DUHOK – Amid continuous investigations on chemical attacks by the extremist group of Islamic State (ISIS), a United Nations official announced that the group has evidently manufactured and used chemical agents at least four times during attacks on Kurdish forces in Syria and Iraq.
Several reports by Kurdish forces fighting ISIS indicated the group’s use of chemical weapons over the last few months, sparking an investigation by the U.S. and the U.N.
A U.N. official told the BBC that at least four ISIS-led attacks using powdered mustard agents have been documented on both sides of the Syria-Iraq border.
“We assess that they have an active chemical weapons little research cell that they’re working on to try and get better at it,” he said.
Activists reported that the radical group is most likely using stockpiles found in Syria and Iraq, after taking over large territories in both countries and establishing its alleged Caliphate.
In June, ISIS militants have reportedly used chemical weapons during attacks on headquarters of the Kurdish forces of the People’s Protection Units (YPG) in the northeastern Syrian province of Hasakah.
The YPG leadership said in a statement that ISIS terrorists used chemical weapons against positions of the Kurdish units south of Tel Brak (45 km eastern Hasakah) end of June, as well as against civilians in Salihiya neighborhood in Hasakah city.
The statement added that the Kurdish fighters were able to document the gas attacks through video tapes and testimonies of people that have been injured during the attacks.
“On June 28, a number of shells, which emitted yellow gas with a strongly rotten odor, dropped on Salihiya district in the city of Hasakah by the terrorist group. The toxic bombs turned into yellow color after exposure to sun, while liquid oily green spots were seen on ground,” according to the YPG General Command. “A number of our fighters were also exposed to sever burns and suffocation.”
In July, Kurdish forces of the YPG revealed they captured dozens of anti-gas masks from ISIS insurgents, which confirms they have been equipped for chemical warfare along battle’s front lines.
Local sources from Salihiya and al-Mufti districts in Hasakah told ARA News that more than 20 mortar shells hit their areas, causing suffocation among dozens of civilians.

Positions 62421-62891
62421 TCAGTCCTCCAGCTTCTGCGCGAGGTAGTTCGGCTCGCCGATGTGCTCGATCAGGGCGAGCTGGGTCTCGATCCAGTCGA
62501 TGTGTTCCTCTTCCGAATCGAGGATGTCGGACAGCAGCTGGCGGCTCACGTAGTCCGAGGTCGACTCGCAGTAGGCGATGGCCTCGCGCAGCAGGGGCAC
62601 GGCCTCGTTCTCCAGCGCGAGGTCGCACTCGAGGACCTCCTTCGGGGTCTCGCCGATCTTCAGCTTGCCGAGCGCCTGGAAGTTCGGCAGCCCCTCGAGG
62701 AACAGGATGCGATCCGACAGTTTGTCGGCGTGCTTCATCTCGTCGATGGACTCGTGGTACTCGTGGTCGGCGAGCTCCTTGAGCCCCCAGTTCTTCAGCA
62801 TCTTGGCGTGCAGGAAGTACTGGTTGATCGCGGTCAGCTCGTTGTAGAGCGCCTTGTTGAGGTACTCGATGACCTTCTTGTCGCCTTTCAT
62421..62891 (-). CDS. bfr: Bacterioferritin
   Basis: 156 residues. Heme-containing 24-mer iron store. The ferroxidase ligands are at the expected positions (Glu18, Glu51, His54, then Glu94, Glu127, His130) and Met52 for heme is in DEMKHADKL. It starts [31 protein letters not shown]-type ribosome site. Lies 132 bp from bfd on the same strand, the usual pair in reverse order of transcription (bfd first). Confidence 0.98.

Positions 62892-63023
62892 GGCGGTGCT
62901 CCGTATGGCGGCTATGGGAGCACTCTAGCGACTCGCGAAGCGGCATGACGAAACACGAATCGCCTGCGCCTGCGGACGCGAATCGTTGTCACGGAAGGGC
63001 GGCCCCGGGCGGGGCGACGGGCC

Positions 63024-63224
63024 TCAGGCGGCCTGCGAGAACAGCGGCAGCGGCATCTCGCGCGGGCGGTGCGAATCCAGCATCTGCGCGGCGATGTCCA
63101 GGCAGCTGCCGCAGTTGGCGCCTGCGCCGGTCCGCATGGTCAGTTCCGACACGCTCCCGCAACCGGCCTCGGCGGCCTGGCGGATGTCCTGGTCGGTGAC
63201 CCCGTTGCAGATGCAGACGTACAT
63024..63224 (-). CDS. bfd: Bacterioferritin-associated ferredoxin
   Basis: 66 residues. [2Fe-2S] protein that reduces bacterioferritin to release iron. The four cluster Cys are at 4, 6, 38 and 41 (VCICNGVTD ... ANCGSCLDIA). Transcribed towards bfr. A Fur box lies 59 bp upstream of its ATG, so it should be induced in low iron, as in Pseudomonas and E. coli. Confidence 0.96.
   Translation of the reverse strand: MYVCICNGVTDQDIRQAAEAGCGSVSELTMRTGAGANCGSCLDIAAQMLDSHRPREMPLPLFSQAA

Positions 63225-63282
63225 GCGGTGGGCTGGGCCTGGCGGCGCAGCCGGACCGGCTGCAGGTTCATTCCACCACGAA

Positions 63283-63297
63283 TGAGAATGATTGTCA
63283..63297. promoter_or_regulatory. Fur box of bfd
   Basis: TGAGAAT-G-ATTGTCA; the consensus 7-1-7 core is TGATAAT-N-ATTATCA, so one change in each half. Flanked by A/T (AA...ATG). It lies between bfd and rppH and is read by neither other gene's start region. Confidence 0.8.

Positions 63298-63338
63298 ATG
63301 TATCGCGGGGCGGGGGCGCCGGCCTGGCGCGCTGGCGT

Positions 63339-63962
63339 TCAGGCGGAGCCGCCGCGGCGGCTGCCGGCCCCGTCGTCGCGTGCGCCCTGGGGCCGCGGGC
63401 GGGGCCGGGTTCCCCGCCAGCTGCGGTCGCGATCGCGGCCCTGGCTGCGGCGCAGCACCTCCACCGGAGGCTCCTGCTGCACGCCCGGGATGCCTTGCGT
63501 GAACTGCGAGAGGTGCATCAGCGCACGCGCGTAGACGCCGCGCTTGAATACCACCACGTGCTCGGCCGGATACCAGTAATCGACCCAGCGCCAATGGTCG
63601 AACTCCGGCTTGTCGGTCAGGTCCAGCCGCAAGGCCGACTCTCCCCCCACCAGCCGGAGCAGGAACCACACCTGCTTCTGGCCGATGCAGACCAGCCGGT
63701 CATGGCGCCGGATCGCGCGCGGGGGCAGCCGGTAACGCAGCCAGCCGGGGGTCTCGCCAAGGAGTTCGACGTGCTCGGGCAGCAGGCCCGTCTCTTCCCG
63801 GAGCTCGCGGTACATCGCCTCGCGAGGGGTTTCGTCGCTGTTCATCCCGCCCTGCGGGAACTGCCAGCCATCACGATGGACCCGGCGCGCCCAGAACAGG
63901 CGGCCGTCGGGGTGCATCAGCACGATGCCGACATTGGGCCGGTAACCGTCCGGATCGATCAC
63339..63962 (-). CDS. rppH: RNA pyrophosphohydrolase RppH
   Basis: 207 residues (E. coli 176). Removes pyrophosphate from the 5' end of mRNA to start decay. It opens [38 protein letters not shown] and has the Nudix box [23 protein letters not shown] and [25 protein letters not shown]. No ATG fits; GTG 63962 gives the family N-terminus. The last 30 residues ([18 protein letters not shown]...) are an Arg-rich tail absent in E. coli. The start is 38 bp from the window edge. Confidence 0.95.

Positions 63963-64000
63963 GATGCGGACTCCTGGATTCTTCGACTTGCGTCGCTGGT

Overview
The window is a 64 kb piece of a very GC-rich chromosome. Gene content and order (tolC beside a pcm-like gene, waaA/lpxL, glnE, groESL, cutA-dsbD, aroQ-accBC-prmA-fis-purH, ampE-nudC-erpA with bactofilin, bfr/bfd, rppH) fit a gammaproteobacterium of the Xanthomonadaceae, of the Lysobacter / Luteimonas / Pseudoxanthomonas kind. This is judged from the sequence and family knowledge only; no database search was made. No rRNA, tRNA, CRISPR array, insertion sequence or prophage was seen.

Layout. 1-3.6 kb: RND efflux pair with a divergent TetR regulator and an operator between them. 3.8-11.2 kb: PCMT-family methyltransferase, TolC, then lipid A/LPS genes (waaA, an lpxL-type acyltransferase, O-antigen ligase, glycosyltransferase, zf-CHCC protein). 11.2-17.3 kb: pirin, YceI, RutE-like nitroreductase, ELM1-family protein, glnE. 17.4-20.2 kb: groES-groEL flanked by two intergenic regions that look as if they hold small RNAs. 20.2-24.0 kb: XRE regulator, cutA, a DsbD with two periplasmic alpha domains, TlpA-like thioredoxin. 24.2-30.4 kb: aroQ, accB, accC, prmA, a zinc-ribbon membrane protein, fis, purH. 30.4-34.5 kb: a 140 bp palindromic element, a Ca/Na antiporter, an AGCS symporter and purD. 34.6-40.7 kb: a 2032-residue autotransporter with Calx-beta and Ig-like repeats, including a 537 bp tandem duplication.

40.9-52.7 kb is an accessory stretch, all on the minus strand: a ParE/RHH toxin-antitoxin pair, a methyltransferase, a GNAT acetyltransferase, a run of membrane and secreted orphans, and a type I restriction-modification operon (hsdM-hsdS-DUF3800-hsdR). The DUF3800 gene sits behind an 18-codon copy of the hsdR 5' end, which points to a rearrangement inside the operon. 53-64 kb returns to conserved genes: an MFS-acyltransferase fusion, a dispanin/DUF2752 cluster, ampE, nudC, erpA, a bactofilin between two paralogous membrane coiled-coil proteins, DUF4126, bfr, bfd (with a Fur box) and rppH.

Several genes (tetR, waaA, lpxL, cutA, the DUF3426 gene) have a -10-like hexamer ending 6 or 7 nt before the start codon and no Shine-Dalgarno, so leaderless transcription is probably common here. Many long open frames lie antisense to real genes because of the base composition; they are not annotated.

A doctor from a field hospital in Hasakah told ARA News that the shells most likely contained mustard agents.
“Our hospital received many cases of suffocation,” the source said.
Describing an attack in August, a statement by the Peshmerga General Command in northern Iraq said: “Terrorists of Daesh (ISIS) launched 45 120mm-mortar shells tipped with chemical heads on Peshmerga positions, which led to the injury of a number of Peshmerga forces with burns on different parts of their bodies.”
Germany’s Defence Ministry, which had been training the Kurds near the sight of the attack in Makhmour, said at the time that fighters also suffered breathing difficulties and that officials had “indications that there was an attack with chemical weapons”.
The descriptions fit with the effects of mustard agents, which were initially used in chemical warfare during the First World War, and were deployed prolifically by Saddam Hussein’s regime in the Iran-Iraq war.
The U.S. National Security Council said last month that Washington was taking allegations of ISIS using chemical weapons very seriously and seeking more information.
“We continue to monitor these reports closely, and would further stress that any use of chemicals or biological material as a weapon is completely inconsistent with international standards and norms regarding such capabilities,” a spokesperson for the U.S. National Security Council said.
Reporting by: Eyaz Ciziri
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